In ActiveRecord, you can use the select method to run the underlying database query with a SELECT for particular fields. As a result, the object simply doesn’t have the rest of its attributes. Depending on the particular table and the use case, this could speed things up. Even without the performance argument, the idea to “get only the things you need” seems perfectly reasonable. This has never quite clicked with me, and I recently realized why. I’ve never encountered the problem viewed from this angle, so I figure it might be worth sharing.

Imagine you have a Product model. It has a name, a description, a price, translations. It is connected to a shop, a user, shipping information. In time, as you work with it, you create a mental model of it, what its API is, what you can do with it. You know what a “product” is, but the issue is, you don’t know what “half a product” is. If you only select half of its attributes, you can no longer recognize this object, you can’t work with it unless you go back to the place you’ve built it and figure it out. This makes it much more difficult to build up a mental model of the code. If you often do selects, you have to get into the mindset that every method call in the view requires a double-check with the fetching code in the controller. A simple performance improvement turns out to have a very disproportionate mental penalty.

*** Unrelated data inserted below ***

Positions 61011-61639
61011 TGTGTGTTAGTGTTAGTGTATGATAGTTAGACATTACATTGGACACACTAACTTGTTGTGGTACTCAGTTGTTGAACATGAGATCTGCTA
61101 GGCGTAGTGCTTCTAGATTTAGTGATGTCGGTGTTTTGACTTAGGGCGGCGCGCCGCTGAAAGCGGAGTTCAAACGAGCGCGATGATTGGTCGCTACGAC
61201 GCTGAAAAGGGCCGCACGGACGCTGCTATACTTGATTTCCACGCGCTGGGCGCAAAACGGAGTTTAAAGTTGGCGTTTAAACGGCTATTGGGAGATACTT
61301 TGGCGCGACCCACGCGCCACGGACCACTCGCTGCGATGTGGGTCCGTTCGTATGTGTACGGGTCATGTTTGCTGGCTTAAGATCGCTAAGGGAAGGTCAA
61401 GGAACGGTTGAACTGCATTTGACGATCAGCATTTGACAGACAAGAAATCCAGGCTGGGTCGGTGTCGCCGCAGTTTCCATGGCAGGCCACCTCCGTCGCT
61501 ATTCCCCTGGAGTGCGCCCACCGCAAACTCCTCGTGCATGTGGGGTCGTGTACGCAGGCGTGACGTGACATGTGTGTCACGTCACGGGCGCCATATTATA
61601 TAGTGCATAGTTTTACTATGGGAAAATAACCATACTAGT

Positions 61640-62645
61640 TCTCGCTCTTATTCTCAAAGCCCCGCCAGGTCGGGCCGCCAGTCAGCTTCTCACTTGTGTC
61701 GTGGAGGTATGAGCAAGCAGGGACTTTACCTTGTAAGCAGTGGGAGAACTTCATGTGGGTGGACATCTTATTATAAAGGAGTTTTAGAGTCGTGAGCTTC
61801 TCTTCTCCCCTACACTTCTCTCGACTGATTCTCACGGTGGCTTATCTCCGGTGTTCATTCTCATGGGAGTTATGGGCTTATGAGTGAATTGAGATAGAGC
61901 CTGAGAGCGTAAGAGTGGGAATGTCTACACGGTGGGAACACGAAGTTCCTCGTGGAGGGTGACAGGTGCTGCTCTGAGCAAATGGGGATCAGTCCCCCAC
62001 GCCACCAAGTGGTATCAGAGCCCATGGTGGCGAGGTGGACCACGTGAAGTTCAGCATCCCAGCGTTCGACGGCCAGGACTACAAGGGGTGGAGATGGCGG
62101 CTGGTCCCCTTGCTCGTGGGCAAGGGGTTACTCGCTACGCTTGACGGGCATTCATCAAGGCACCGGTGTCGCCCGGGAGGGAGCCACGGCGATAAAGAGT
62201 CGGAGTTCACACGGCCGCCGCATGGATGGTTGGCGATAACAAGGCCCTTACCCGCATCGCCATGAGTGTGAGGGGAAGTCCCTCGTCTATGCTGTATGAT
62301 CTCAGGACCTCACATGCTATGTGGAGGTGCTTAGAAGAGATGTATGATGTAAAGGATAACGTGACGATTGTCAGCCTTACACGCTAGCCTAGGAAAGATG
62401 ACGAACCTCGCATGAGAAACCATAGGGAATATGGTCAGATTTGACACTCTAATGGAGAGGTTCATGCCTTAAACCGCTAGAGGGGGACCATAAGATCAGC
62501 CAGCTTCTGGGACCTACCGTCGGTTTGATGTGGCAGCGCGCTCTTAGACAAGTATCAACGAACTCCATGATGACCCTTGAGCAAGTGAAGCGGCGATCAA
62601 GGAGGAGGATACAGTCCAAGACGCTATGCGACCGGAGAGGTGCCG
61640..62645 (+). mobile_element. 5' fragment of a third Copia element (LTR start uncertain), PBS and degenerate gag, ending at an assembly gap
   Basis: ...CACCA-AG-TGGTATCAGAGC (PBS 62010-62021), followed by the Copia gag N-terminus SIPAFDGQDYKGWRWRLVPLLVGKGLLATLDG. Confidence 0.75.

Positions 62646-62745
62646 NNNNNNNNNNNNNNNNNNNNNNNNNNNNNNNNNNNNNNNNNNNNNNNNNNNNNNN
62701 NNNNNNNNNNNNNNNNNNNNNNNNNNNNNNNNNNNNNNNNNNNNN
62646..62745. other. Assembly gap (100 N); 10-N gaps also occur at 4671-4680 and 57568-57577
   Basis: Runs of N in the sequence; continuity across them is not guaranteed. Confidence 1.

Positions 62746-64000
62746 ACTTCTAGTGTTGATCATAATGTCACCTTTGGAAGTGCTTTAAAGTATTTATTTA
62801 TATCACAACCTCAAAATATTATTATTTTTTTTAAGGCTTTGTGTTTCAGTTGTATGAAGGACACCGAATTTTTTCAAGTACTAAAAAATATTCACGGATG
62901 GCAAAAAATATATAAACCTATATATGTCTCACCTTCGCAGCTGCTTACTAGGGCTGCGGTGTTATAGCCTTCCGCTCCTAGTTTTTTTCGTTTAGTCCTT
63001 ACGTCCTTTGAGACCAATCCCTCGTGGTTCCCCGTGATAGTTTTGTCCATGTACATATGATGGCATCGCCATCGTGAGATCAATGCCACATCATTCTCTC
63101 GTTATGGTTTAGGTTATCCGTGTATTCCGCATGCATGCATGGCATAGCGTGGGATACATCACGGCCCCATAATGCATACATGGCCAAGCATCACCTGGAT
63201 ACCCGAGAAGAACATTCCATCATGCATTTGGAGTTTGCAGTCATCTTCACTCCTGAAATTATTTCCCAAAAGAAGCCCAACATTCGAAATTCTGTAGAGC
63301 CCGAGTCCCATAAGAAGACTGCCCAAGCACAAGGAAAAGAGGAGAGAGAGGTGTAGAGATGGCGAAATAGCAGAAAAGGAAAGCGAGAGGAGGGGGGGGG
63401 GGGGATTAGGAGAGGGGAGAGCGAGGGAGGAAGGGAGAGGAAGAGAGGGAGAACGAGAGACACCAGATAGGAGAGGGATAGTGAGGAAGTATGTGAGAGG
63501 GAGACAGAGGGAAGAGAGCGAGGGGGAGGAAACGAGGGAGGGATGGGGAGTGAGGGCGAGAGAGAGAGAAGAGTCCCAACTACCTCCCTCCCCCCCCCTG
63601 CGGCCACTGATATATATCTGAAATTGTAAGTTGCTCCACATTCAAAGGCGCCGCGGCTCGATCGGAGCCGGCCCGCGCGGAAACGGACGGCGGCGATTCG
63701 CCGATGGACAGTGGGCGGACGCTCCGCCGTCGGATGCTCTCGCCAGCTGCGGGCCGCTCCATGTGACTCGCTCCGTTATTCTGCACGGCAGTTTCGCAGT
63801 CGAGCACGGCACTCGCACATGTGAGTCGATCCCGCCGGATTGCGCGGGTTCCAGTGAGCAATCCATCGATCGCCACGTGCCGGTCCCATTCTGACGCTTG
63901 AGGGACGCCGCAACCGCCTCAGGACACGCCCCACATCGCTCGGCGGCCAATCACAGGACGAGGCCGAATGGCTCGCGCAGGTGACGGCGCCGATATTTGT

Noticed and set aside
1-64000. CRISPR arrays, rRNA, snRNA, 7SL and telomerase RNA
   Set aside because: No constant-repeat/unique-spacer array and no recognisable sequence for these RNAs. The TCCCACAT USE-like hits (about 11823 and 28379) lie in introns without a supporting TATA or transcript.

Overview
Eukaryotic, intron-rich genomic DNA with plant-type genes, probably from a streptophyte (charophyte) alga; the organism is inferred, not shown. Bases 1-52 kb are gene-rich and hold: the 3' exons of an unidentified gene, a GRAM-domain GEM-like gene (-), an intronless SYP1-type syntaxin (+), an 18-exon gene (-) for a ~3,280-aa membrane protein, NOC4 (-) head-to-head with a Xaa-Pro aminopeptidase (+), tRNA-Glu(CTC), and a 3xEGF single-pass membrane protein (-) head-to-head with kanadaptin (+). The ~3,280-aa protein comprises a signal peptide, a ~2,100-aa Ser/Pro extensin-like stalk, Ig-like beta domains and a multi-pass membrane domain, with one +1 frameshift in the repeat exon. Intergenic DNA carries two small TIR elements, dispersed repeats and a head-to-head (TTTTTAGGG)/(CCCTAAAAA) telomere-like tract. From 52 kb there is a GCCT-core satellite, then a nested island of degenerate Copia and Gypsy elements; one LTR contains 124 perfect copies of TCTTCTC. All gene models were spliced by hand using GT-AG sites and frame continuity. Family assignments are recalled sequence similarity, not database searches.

For a practical example, imagine a helper method invocation, like product_summary(product), which gives you a short, formatted summary of the product information, suitable for reuse. If you only select particular fields in different controllers, this helper may or may not work depending on what subset of data the product object currently has available.

Now, I’m not suggesting you never do this. Web development existed before ORMs and there are still people who prefer tighter database integration that an ORM could provide. It’s simply a tradeoff. An object that represents the dataset gives you a solid mental model to rely on, but it comes at the price that you now need the full data row for it to be relevant. One possible compromise I see is to create a new type of object. For instance, ProductDescription and ProductImage that work on well-defined subsets of the data. That way, you might be able to maintain a good mental model of the data layer at the cost of many more one-shot classes. I can’t really say how good this would work in practice. Naming could easily turn out to be an issue, and boilerplate code may be needed to fit the pieces together. Still, I’d say it’s worth a try if select-ing is a viable performance improvement.